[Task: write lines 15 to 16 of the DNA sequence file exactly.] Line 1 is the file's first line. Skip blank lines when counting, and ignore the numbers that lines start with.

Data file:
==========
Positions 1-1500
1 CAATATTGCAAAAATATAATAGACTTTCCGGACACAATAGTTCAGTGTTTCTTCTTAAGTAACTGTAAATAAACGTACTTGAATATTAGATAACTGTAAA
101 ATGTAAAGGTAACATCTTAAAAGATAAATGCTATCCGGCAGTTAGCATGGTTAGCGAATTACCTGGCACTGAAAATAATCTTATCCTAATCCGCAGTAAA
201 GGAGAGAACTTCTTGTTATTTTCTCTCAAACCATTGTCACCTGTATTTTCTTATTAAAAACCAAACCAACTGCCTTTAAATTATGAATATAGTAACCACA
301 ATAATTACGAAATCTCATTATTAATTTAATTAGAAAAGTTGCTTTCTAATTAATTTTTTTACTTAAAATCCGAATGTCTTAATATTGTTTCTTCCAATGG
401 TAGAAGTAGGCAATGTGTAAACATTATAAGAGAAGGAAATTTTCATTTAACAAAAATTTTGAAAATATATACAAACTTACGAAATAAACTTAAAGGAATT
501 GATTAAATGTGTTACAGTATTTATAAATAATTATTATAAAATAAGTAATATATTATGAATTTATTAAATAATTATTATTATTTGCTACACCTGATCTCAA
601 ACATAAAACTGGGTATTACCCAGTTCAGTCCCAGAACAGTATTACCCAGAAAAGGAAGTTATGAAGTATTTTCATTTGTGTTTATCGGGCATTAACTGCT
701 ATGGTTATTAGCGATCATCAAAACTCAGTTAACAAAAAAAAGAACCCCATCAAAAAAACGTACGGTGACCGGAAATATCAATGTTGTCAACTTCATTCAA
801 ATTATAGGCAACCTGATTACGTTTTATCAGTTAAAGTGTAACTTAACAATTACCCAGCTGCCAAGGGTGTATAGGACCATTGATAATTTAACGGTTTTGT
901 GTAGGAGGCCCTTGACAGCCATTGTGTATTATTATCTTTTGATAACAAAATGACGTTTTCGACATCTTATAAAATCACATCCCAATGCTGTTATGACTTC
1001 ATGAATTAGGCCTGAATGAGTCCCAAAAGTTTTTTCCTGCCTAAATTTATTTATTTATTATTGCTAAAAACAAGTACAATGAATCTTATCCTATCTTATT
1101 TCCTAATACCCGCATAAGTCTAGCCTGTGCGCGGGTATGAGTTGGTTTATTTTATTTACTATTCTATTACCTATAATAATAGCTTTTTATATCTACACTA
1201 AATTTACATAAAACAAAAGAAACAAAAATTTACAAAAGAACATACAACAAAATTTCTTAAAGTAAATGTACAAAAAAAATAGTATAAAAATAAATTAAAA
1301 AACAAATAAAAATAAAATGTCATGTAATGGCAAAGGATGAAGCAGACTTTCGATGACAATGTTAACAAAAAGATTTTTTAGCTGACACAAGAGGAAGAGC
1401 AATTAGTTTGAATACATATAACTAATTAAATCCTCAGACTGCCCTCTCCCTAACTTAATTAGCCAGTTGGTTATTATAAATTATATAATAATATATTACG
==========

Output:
1301 AACAAATAAAAATAAAATGTCATGTAATGGCAAAGGATGAAGCAGACTTTCGATGACAATGTTAACAAAAAGATTTTTTAGCTGACACAAGAGGAAGAGC
1401 AATTAGTTTGAATACATATAACTAATTAAATCCTCAGACTGCCCTCTCCCTAACTTAATTAGCCAGTTGGTTATTATAAATTATATAATAATATATTACG